Story by Eric Schucht and Lexi Gopin
Photos by Lexi Gopin
At Washington’s Freedom Plaza on Saturday, a large crowd, here for Capital Pride, surrounded a small stage decorated with a banner reading, “Still We Are Colorful” in rainbow letters. Music blasted across the plaza as celebrants cheered, danced, waved their pride flags and embraced.
Cars decorated for the Pridemobile Parade lined Pennsylvania Avenue. One car had a pink heart-shaped sign on the back that read “Pride is Loving.” Merrick Garb and Eric Goldberg were at the center of the crowd, enjoying the celebration.
“We need Pride this year, more than ever, because people are needing social interaction and they’re tired of Zoom calls,” said Garb, who was pleased that the District lifted COVID-19 restrictions just in time for this year’s Pride March.
“If you’re an ally, please support your friends and family that are out or are in the process of coming out as LGBT,” he said. “Let’s be extra nice to each other this year because we really need a happy occasion.”
Eric Goldberg who, like Garb, is a member of Nice Jewish Boys, a social group for gay, bisexual and transgender Jewish men, said that Pride is a process.
“It’s a journey to loving who you are and it’s also a time to remember everyone who fought so that we could have the opportunities we have today. It’s time to also realize that there’s still more work to do,” Goldberg said.
The usually celebratory Pride Weekend was especially welcome this year, after the pandemic forced the cancellation of last year’s in-person Pride Parade. LGBTQ+ Jews, whether at celebrations or Pride-themed religious services, said this year offered them a chance to gather with their community again.
The evening before the march, the pulpit at Sixth & I Historic Synagogue in Washington was lit up like a rainbow for its National Pride Shabbat service.
Among the speakers was Ray Gergen, who identifies as queer, trans and non-binary. Wearing rainbow suspenders and a kippah, Gergen recounted attending their first Pride Shabbat in 2019. Gergen wasn’t raised as a Jew and had only started attending Shabbat services a few weeks before. They were nervous, wondering if there was a place for a queer person in the Jewish community. “By the end of the service, I was up dancing in the aisle, singing and we were all holding hands, pre-COVID,” Gergen said.
Anna Goldman said before she identified as gay and came out, she felt Pride parades and celebrations were “overblown, attention-grabbing displays of affection nobody wanted to see.” Now she says those feelings came from “internalized homophobia.” It took her a long time to find self-acceptance and realize that “I was good enough, just the way I am.”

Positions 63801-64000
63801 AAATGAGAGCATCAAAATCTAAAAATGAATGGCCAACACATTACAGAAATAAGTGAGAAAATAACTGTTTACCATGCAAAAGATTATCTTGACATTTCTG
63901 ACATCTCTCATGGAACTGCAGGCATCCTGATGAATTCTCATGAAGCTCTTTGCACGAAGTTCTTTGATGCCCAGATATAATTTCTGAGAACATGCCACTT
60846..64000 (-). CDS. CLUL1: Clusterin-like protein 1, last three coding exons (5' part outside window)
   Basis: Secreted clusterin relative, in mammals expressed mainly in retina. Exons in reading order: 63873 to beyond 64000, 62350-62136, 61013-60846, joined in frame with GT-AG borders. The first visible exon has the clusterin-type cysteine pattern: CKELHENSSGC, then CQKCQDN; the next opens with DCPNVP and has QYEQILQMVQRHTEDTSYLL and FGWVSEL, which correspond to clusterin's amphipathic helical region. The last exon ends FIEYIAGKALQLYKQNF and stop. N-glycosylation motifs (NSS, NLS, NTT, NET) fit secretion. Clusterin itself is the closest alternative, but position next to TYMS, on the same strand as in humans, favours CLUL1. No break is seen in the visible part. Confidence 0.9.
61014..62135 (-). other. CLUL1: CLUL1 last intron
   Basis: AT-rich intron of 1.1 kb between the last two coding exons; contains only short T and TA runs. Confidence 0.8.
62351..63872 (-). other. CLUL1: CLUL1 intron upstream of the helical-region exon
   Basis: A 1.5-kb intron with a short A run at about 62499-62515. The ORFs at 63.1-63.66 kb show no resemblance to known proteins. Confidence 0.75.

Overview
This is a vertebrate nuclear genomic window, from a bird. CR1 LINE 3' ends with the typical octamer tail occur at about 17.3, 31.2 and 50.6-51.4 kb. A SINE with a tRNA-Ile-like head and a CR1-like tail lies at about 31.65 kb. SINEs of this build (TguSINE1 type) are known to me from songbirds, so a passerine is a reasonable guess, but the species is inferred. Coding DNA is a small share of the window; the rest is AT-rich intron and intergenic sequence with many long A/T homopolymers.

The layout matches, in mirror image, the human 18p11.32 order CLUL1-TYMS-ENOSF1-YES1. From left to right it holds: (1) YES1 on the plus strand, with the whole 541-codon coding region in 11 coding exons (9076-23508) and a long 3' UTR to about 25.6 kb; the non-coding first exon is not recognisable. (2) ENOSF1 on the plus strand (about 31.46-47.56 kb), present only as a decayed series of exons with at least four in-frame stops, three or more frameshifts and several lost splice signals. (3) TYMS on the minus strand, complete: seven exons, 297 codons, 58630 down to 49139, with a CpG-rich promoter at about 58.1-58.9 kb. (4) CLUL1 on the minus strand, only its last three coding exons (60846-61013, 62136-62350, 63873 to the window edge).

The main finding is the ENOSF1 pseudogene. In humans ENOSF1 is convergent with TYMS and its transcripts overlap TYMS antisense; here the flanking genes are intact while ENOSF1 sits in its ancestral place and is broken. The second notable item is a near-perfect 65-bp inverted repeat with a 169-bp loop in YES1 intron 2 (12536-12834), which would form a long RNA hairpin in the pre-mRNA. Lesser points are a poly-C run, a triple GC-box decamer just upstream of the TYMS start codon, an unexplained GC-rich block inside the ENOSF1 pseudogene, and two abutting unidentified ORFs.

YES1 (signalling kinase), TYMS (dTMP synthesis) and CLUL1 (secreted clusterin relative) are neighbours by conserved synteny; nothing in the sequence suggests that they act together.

Goldman said that for most of her life, she distrusted synagogues, which she believed would never accept a gay person.
“Of all the places I thought about celebrating Pride, here in synagogue was never, ever one of them,” Goldman said. But over the past 10 years she reconnected with the Jewish community and feels embraced.
“The more I connected to this faith, the more I struggled with how to fully accept Judaism into my life while respecting and loving the gay identity I had taken so long to grow,” Goldman said. “For a long time, these two things could never come together. But tonight, I stand here, comfortable, happy and extremely proud to feel both these things so strongly.”
As she marched in Saturday’s parade, A.J. Campbell wished the people she passed “happy Pride.” A past president of Nice Jewish Girls and board member for the Jewish Community Relations Council of Greater Washington, Campbell has attended Pride events since the 1990s.
“It’s now a celebration, more than a demand for rights,” she said. “That wasn’t always the case. When I was younger, it was a demand for rights.”
When Campbell was growing up, being gay was illegal, and one could be arrested for it. Same-sex marriage was legalized nationally only in 2015.
Campbell, who was raised in a Modern Orthodox community, sees many similarities in Jewish and queer identities.
“Jews are the ultimate outsider. We’re accepted, but we’re not totally accepted,” she said. “There’s homophobia that shows up and there’s antisemitism that shows up and it’s sort of generated from the same animus that we’re not entirely part of the main group.”
Campbell believes the Jewish community could learn a valuable lesson from the radical inclusion present in the LGBTQ community. “We’re always trying to decide who’s a Jew and what’s acceptable and who gets to say if you’re Jewish. Well, in the queer community, we don’t have such restrictions. You can move between categories and almost nobody notices. You’re just accepted,” she said.
At another Pride service, held by Nice Jewish Boys, Nice Jewish Girls, Bet Mishpachah and Edlavitch DC Jewish Community Center, Rabbi Jake Singer-Beilin of Bet Mishpachah said Pride month is a time for the Jewish community to acknowledge the sins that have and are still being committed against the LGBTQ community. And it’s also an opportunity to celebrate how far the community has come toward acceptance and inclusion.
“This month is a time to celebrate the transformations that have occurred in our community and in our country,” Singer-Beilin said. “Previous sins that have now been transformed into something holy, like a covering on the altar of love. We celebrate the communal Jewish institutions that once excluded, but now have made teshuvah [repentance] and embrace.”